As the worst affected area grapples with the pandemic, a lone woman is out on the streets helping the poor and needy, reports Saima Bhat
Declared as a Coronavirus hotspot, Hajin belt is now a no go area. Within the area, a non-descript Danger Mohalla is probably the first community transmission area of Kashmir.
Huge police and paramilitary contingent has been deployed to prevent people from moving without emergencies. The only permanent face moving around is Naziya Hurra, a woman in her late twenties.
A resident of the nearby Poshwari Naziya starts her day at dawn and does not rest till late evening. Going door to door every day around the area, she ensures that the poor and needy are helped. The population in the belt, mostly peasants, fall in the low-income groups of Kashmir.
Seen as messiah she has become a source of survival for many downtrodden families. The Hajin neighbourhoods long to see her.
Officially a “red zone” the area has currently 97 coronavirus-positive cases, the highest at one place in the union territory of Jammu and Kashmir.
Confined to her home since Kashmir witnessed the first positive case, Naziya received a distress call on the evening of March 23. A widow had nothing to cook. “A friend called that a widow and her differently-abled child has no food for dinner.”
The call, Naziya said, made her restless. She started thinking about such economically weak families of her locality, who cannot afford food without engaging in any daily labour. “The first thing I did was to check my wallet for the money. I had Rs 10000,” said Naziya.
She arranged a handcart and went to a local grocery with her brother. “We don’t have a vehicle, so a handcart came handy,” Naziya said.
From thereon, Naziya’s routine has changed completely. Soon after she finishes her breakfast she gets busy on her mobile phone. She checks with friends and relatives the genuine families in need of help.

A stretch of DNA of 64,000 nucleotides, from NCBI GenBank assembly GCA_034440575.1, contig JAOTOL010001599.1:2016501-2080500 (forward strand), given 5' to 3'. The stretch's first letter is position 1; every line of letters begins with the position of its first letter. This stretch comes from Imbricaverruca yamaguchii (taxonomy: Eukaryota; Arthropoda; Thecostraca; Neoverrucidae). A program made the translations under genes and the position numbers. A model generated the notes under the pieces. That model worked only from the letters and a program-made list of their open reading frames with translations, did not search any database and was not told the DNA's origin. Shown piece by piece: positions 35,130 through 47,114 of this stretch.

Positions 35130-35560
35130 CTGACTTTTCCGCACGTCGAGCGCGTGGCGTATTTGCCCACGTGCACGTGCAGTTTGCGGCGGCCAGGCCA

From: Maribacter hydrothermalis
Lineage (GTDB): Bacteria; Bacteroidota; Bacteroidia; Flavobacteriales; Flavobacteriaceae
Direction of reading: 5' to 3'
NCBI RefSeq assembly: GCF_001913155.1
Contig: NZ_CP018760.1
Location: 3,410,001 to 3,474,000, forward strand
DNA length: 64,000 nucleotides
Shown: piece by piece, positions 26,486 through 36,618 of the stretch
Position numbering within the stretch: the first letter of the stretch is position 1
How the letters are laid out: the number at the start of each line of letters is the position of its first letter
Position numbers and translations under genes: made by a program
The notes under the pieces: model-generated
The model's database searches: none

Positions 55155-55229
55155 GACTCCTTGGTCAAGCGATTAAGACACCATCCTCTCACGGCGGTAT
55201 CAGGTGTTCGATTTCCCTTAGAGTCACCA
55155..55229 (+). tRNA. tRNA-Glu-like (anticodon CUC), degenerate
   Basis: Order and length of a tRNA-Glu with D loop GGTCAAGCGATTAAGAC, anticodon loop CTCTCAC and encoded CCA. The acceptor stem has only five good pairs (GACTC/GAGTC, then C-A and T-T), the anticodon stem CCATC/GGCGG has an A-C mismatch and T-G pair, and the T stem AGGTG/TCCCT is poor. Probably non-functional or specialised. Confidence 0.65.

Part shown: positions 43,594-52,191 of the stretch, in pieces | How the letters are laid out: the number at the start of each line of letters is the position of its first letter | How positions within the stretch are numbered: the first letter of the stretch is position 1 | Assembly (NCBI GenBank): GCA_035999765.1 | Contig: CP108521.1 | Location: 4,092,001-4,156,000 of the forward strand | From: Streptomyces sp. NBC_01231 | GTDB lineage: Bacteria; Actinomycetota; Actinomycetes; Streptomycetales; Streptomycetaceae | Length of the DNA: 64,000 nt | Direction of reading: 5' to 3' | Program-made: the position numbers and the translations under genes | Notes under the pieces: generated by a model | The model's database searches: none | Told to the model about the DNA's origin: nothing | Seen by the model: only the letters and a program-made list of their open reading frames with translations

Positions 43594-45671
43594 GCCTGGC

By 10 am she starts packing different food items for the identified families. Her octogenarian mother, sister-in-law and nephew help her.
Every day she has a set target of serving 40 families. She leaves home after lunch at 2 pm and starts distribution up to 7 pm.
The packets, she says, include one litre of cooking oil, rice, half kg of pulses and salt tea, 1 kg each of soya chunks, turmeric, chilli powder, 5kg of flour, potatoes, and onions. Each packet she said, is sufficient for at least 10 days.
She has hired a local load carrier to reach different areas. “In the last 10 days, I have managed to reach around 700 families.”
Seeking help from her friends to sustain the effort, she used social media to reach out. “I asked if they can help in providing eatables. But a few couldn’t manage to do that so they transferred some money into my account. So far I have received Rs 30,000 in my account and the edibles worth more than Rs 20,000.”
She will continue the exercise through the holy month of Ramadan. “I have decided to go back to all these families again with the same package of food but with additions of powdered milk, dates, and semolina (suji),” Naziya said, after the initial relief to 700 families in 15 to 17 villages.
Despite the fact that her area has reported a maximum number of Covid-19 patients, Naziya goes about her work unfazed. With just an ordinary mask, a sanitizer and a pair of gloves she goes door to door to deliver the packets. “Believe me it gives me immense satisfaction. I have seen this despair closely. Whatever I can, I will ensure people don’t sleep empty stomach.”
After reaching home, late in the evening, her first stop is the washroom where she takes a bath and washes her clothes.
“I cannot risk the life of my mother, an asthma patient, and my two little nephews one of whom is a specially-abled child and Adnan.”
Tired after a hectic routine, she said: “her body aches and legs pain a lot.”
Naziya is the first in the family to pursue education. Struggling to survive, her father, Sonaullah Hurra, 70, and mother Bakhti Begum, 85, have three daughters and a son. Poverty forced them to stop the first three children from going to school. Naziya, however, turned out to be lucky.
Hurra, a farmer by profession, had around 10 kanals of paddy land and orchard but he couldn’t make enough savings to give a better living to his children. This struggle made his son and two daughters, all the three now married, to work from a very young age.
“We got a carpet weaving machine and started weaving carpets at home. As the days passed our earnings improved so the luckiest one, which was me got a chance to get enrolled in a local school,” said Naziya.
With the support of the family, she later completed her post-graduation in political science in 2015 and then did her bachelor’s in education (BEd).